- The U.S. hopes to "build on ... momentum" in Myanmar, a U.S. official says
- U.S. sanctions have long been in place against Myanmar due to rights and other issues
- On Thursday, Myanmar's foreign minister met with several key U.S. diplomats
- Relations have thawed since political prisoner Aung San Suu Kyi was freed last year
Myanmar's foreign minister held a rare, historic meeting with U.S. officials Thursday in Washington following what a U.S. State Department spokesman characterized as positive developments after years of discord over human rights and other issues.
Derek Mitchell, the U.S. point-person for Myanmar, attended the meeting, as did two assistant secretaries of state -- Kurt Campbell for East Asian affairs and Michael Posner for democracy, human rights and labor -- U.S. State Department spokesman Mark Toner said Thursday. The meeting took place inside the U.S. State Department's main building in Washington.
The talks involving Foreign Minister Wunna Maung Lwin follow "recent U.S. engagement efforts" with Myanmar authorities at the U.N. General Assembly as well as Mitchell's trip earlier this month to the south Asian nation.
"We haven't changed our basic ... dual-track approach of sanctions (and) principled engagement," said Toner in referring to the U.S. policy toward Myanmar, which he referred to as Burma. "But we do welcome recent developments ... such as the government of Burma's ongoing dialogue with Aung San Suu Kyi."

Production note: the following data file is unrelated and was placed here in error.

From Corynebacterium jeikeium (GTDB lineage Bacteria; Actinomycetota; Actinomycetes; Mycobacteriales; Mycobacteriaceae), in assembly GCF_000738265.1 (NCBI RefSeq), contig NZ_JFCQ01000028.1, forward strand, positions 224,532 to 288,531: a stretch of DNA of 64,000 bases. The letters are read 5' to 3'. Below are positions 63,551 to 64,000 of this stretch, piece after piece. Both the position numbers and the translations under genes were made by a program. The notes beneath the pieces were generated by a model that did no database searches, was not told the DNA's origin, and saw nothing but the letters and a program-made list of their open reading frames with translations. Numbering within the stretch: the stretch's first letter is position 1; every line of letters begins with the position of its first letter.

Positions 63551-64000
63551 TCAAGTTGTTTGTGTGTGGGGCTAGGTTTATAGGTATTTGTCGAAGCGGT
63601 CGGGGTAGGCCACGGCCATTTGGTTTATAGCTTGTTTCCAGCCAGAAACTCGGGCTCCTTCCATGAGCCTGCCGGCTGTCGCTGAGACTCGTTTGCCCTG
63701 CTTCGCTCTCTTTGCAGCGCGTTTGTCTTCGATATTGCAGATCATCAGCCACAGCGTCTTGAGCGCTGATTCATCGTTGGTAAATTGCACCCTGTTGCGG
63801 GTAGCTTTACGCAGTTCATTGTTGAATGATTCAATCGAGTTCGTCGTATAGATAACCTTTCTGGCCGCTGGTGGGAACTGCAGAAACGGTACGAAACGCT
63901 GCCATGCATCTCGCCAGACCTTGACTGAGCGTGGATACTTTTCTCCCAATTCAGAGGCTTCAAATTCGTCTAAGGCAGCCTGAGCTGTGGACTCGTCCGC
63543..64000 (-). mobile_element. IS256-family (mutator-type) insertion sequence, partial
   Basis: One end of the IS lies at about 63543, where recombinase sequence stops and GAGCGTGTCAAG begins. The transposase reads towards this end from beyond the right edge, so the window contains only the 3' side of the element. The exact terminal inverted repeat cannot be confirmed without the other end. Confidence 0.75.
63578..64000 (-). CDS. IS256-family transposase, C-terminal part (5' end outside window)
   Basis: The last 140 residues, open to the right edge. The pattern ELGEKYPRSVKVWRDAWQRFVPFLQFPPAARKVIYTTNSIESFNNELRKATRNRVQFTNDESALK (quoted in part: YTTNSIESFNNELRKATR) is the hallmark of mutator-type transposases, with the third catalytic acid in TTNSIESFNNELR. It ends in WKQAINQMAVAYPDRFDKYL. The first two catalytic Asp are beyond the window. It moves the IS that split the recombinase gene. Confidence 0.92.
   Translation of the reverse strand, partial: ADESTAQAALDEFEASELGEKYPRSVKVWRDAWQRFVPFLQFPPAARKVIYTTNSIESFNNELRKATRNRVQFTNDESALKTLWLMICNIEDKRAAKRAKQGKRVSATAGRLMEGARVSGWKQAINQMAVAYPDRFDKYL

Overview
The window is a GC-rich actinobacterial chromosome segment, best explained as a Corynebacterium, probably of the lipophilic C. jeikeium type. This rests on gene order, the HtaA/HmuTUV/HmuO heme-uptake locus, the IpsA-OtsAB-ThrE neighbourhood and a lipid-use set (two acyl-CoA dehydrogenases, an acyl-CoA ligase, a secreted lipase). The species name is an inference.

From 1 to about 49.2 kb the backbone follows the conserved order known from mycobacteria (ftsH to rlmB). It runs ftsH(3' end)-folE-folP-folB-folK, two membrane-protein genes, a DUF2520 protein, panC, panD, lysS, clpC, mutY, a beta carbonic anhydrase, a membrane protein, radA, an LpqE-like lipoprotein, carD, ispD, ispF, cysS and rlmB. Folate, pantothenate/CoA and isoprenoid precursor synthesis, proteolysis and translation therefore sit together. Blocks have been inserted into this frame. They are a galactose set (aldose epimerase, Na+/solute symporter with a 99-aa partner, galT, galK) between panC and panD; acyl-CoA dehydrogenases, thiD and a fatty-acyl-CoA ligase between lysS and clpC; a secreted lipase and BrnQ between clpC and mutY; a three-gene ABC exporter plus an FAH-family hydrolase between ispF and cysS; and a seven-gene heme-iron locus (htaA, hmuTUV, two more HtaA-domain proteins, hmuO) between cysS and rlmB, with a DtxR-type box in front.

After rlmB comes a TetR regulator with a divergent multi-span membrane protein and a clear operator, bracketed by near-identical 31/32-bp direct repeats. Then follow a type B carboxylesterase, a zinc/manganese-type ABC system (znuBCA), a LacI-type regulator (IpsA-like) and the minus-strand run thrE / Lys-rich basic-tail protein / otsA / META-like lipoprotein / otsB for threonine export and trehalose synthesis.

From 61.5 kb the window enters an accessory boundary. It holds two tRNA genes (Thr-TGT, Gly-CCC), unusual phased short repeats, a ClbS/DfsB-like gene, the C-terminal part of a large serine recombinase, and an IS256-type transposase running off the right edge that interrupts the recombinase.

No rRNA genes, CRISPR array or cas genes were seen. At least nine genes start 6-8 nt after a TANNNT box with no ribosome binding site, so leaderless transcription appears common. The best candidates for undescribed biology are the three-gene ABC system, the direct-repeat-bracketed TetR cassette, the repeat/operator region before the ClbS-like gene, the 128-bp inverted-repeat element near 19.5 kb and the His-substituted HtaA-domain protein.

The nations have been at odds for years, with the U.S. instituting high-level sanctions in reaction with Myanmar rulers' ongoing clampdown on their political foes. Most famous among them is Suu Kyi, the 1991 Nobel Peace Prize winner who spent most of the past two decades in some form of detention before being freed a week after last November's election.
In August, she met with Myanmar's President Thein Sein at the presidential residence in Naypyitaw and the two vowed to work together in the nation's interest, state media reported. Nyan Win, a spokesman for Suu Kyi's National League for Democracy party, said then that he thought the meeting "may be the first step towards reconciliation."
The NLD party had been barred from participating in last November's election after it refused to register under the nation's new constitution, which automatically made it illegal. The constitution requires that parliament include more than 100 military nominees, a set-up critics say is aimed at tightening the regime's grip on Myanmar. Critics also raised concerns the election would create a facade of democracy.
In a press briefing Thursday, Toner said U.S. officials are "going to continue to encourage progress on all the core issues" in Myanmar. That includes including the release of all political prisoners, an "inclusive dialogue" with opposition parties and ethnic minorities, adherence to U.N. non-proliferation agreements, greater accountability on human rights issues and an end to violence targeting ethnic majorities.
Despite such challenges, Toner said that there is reason for optimism, pointing to Mitchell's recent trip to the region and Thursday's talks.
"Ambassador Mitchell ... was encouraged by his conversation with Burmese authorities, and I think we're just trying to build on that momentum," he said.